Archive for the 'Identity' Category

If your city identity is a stew, you’re in hot water

Friday, August 20th, 2010

If your city identity resembles a stew—made up of a little bit of everything—you’re in hot water, identity-wise. An identity is ONE THING that reigns supreme. Too many ingredients will smother the extraordinary “you” that’s trying to stand out. When you’re a stew, all you can do is blend in. As a city, that’s not what you want.

How city identities can become stew-like concoctions

City identities, often against their best intentions, can easily fall into stew-like concoctions. In an attempt to please everyone locally, they often try to accommodate every local constituency and interest, as equal ingredients. To insure that no one is “left out” they add everyone in, pretty much at face value. The result is a compromise identity, usually stirred with a time-worn slogan that means next to nothing. A slogan like “Someplace Special.”

A compromise identity full of contradictions

A compromise identity can’t differentiate a city. The city will appear like every other city singing the same tune of “everything for everybody.” An additional peril is that compromise identities often teem with contradictions in their attempt to please all local interests and all potential outside interests. A city with such an identity will often be portrayed as a peaceful, walkable  hamlet—with the nighttime pulse of New York. It will be a city that’s both great for shopping—and wilderness hiking. It’s a city that’s dreamily romantic—and a kid’s paradise. It’s a city renown for its luxury boutiques—and bargains galore. Eventually the city’s identity boils down to a classic hodgepodge, i.e., a stew. It’s a mishmash, with nothing really memorable.

The city identity is not a directory

You can usually detect a city’s compromise identity because the identity itself reads like a directory. Everything—and the kitchen sink—is tossed into the mix. The city itself never transcends this directory. In effect, the city has positioned itself as a mall—which makes it harder for the city to stand on its own.

The solution: a higher context of identity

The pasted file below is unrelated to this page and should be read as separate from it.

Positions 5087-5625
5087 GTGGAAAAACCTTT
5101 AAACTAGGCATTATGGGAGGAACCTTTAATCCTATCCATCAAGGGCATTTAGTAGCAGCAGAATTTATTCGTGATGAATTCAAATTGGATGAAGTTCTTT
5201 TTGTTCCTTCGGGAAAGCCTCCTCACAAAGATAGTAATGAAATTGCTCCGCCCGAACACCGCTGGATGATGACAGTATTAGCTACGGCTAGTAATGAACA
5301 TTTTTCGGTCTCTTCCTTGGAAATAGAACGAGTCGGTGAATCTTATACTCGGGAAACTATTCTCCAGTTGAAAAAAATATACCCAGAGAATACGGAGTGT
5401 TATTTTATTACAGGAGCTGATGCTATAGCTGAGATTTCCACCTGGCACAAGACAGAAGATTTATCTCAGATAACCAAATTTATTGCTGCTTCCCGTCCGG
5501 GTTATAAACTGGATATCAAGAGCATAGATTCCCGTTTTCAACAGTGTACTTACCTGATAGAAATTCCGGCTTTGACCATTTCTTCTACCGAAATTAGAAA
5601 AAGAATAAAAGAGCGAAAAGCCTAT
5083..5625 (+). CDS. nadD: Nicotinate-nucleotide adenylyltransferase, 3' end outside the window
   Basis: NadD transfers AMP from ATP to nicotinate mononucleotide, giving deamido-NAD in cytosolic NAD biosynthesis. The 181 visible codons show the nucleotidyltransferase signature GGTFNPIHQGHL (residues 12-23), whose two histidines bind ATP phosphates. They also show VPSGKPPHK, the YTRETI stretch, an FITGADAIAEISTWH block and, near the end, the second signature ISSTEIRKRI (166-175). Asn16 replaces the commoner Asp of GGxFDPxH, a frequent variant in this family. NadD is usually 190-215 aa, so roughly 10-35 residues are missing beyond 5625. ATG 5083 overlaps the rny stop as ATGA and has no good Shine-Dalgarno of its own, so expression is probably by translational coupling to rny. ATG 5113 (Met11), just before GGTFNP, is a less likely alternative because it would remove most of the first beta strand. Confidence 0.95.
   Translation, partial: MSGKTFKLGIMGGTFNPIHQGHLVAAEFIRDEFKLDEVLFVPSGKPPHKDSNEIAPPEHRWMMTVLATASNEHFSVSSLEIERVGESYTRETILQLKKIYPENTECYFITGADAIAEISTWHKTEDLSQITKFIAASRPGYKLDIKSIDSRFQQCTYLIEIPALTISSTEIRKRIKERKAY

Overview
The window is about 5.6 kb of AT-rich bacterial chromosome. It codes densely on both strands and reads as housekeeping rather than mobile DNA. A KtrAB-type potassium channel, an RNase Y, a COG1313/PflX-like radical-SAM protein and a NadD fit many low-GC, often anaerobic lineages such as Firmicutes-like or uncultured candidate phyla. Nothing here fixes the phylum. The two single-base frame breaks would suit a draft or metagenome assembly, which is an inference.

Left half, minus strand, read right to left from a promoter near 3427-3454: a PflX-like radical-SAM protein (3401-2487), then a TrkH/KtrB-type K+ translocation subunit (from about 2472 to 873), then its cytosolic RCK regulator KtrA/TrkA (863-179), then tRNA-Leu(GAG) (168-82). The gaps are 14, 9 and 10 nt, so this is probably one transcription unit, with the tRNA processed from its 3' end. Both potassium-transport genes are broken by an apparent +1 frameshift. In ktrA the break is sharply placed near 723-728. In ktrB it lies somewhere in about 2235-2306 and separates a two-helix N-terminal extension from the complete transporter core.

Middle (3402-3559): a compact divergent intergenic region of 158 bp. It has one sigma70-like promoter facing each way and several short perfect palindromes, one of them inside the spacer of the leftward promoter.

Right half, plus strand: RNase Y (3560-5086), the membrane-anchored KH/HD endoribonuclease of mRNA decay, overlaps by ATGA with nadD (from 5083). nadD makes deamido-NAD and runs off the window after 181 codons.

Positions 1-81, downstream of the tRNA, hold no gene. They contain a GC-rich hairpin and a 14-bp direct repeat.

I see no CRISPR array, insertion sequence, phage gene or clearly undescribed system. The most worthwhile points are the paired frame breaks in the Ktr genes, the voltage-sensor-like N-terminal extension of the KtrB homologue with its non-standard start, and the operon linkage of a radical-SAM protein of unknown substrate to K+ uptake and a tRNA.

The solution to this common problem is to find a new context for the city that rises above the classic identity stew. This requires some careful, critical and creative thinking, because we want the identity to differentiate the city in a manner that’s most productive for its residents and businesses. We aim for a strategic identity that will serve the city now and into the future. As a first step we re-imagine the city as a platform for more meaningful values, and behaviors. These are often already there inside the city, in latent form, waiting to be developed.

Photo credit: wallyg — Flickr

If a city calls itself “Someplace Special,” what kind of special experience must it provide?

Monday, July 26th, 2010

Every city or town yearns to be “someplace special,” a unique and delightful community that attracts good residents and plenty of visitors for local business and events. Sometimes, nature lends a hand. Usually, though, crafting a standout civic identity entails a careful plan, time and resources. A city tagline or motto can help in this regard, framing the city in a differentiating and productive context consistent with city goals.

Mount Dora is “Someplace Special”

It’s a bit rare, though, for a city to simply call itself “Someplace Special” as its tagline or motto. “Someplace Special” is a cliché. But that’s what the city of Mount Dora (in central Florida) has done. (See above.)

Here is how the city describes its “Someplace Special” tagline:

Formally adopted by City Council in June, 2007, “Someplace Special” is a short, alliterative, descriptive phrase that quickly and simply reflects the City’s unique culture and relaxed atmosphere which attracts visitors, residents and businesses. It remains catchy for easy memory recall in a simple phrase that can be easily utilized in a variety of marketing campaigns.

A tagline that’s vague on purpose

“Wait a second,” you might say. “Someplace Special” really doesn’t indicate how or why Mount Dora is special. In itself, the tagline is meaningless (and more than a bit time-worn). Shouldn’t the tagline distill the unique essence that is Mount Dora, that special quality that clearly sets Mount Dora apart from all other places on earth?

Well, the Mount Dora tagline is nonspecific on purpose. Back to the city’s description: